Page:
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    Hats Off to Carl the King of Queen Bees

    Did I ever mention to you guys that over the course of this past summer I experimented with bee venom therapy for my multiple sclerosis? Turns out there was quite a bit of interest made when this one woman in particular who had been wheel chair bound for many years had tremendous results from bee venom therapy. So much so, that she was able to get up and walk. This was broadcast on a news magazine show and prompted several friends and neighbors to talk to me about it.

    I ordered the bee venom book that this woman had written and I found a local bee keeper by the name of Carl Jurica (hey Carl!). He was kind enough to work with me all summer and kept me in a good supply of bees. He and I were both very hopeful that I would see some improvements.

    Herman was the bee guy. Meaning, he would handle the bees after Carl gave them to us in these little wooden bee cages. He would take a long set of spring type hair clips and reach inside the bee cage after popping the cork. This, while being careful none of the other bees got out and wasted any of their venom on Herman. The book had suggested calming the bees by refrigerating them a few minutes prior to take off, and that seemed to help.

    There was a complete bee sting regimen and diagram of where and when to sting in the book. By following that regimen and keeping to the schedule and map of stings, we could be sure to get the maximum effect. I also learned that toothpaste, topically applied to the site of the sting, was a great relief for the itching that followed the stings.

    I tried it for over eight weeks, and at one point seemed to see a slight improvement in the function of the fingers of my right hand. But, overall, the pain I incurred from the stings and the inconvenience of stinging every other day plus the lack of any significant success made my choice to end it very easy.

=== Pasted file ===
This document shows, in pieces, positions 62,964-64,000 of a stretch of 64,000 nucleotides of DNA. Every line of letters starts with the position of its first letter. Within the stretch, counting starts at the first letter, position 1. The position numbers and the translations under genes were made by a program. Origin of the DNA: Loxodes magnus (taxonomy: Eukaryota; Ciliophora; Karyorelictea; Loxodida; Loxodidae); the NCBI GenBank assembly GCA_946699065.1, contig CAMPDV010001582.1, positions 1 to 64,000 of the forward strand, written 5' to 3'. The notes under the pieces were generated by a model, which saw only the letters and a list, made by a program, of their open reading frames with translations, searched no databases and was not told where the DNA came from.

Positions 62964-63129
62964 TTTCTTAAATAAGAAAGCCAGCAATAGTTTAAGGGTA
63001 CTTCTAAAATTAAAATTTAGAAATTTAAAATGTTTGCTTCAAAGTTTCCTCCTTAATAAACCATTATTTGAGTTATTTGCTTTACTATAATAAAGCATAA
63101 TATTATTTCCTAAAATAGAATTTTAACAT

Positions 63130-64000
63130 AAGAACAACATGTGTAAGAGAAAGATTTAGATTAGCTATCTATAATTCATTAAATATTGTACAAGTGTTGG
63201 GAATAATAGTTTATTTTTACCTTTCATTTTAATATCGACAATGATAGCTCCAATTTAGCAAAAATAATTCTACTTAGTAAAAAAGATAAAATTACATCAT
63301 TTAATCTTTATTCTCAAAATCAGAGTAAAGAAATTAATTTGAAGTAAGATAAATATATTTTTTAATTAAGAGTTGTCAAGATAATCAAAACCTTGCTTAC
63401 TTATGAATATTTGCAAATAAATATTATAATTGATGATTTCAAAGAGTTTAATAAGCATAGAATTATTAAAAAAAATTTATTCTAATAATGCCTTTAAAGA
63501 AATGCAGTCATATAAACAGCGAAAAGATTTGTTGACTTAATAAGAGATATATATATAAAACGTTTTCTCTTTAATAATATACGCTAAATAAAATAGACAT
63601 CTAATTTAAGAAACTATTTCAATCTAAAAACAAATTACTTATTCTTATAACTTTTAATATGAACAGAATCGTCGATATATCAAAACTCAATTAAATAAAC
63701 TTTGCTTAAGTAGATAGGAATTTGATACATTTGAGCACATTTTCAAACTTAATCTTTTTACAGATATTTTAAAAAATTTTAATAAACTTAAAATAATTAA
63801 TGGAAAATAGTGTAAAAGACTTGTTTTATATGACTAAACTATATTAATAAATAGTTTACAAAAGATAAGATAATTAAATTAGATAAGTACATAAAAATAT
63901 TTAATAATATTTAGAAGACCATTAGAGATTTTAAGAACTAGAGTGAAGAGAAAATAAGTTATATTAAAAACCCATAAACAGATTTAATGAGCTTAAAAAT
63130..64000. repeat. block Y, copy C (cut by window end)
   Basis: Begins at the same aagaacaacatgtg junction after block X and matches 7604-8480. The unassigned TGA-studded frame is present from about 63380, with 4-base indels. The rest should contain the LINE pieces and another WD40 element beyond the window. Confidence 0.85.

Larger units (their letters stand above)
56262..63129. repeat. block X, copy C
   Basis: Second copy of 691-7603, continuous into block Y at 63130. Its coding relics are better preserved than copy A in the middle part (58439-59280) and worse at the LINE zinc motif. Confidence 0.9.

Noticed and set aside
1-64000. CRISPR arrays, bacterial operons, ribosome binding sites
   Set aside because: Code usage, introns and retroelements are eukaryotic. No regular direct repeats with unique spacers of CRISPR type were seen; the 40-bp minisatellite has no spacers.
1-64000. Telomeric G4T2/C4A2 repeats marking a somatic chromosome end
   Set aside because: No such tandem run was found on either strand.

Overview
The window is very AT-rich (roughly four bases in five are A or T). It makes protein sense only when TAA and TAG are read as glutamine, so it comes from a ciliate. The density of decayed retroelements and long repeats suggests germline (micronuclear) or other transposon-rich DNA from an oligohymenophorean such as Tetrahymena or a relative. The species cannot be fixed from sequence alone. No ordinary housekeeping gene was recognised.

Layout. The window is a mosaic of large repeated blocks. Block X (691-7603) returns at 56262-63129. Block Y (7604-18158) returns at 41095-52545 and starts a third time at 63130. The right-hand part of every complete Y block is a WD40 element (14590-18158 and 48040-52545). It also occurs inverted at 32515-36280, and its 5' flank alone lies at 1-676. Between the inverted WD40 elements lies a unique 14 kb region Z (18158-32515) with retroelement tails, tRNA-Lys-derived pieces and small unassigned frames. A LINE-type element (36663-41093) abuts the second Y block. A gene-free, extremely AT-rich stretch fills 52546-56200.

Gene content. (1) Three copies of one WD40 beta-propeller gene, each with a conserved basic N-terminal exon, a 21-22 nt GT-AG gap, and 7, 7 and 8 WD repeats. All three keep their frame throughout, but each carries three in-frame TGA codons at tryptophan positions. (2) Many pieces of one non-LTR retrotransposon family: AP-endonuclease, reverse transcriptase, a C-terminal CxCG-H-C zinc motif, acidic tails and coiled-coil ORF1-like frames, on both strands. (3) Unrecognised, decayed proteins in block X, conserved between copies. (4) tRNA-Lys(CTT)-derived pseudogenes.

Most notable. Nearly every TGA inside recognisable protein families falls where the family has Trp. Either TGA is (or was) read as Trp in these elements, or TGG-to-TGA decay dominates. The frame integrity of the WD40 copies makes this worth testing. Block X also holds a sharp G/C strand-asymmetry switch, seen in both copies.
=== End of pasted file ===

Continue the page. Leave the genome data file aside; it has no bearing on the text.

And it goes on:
I cannot thank Carl Jurica enough for his kindness and willingness to help. He told us how at one time he supplied queen bees for hives all over the world. That was when he designed the little wooden cages that worked so well for transporting the bees, usually ten or twelve at a time.

    I also want to say that bee venom therapy has proven beneficial for arthritis and other ailments. I’m still looking for the "magic bullet" however, to knock the MS away. But I’m realistic, because I really think it will more likely be through stem cell research that a remedy will be found.

    Until that day, I will still be travelling by wheels instead of afoot and using what other aids come my way. And I will always be thankful for wonderful people I have met like Carl.

    "Kathryn Spira, a native of Cleveland who pursued an acting career in NYC and Los Angeles, now pursues free lance writing from Caroga Lake here in Fulton County. Previous columns may be accessed at her web site www.kathrynskorner.com"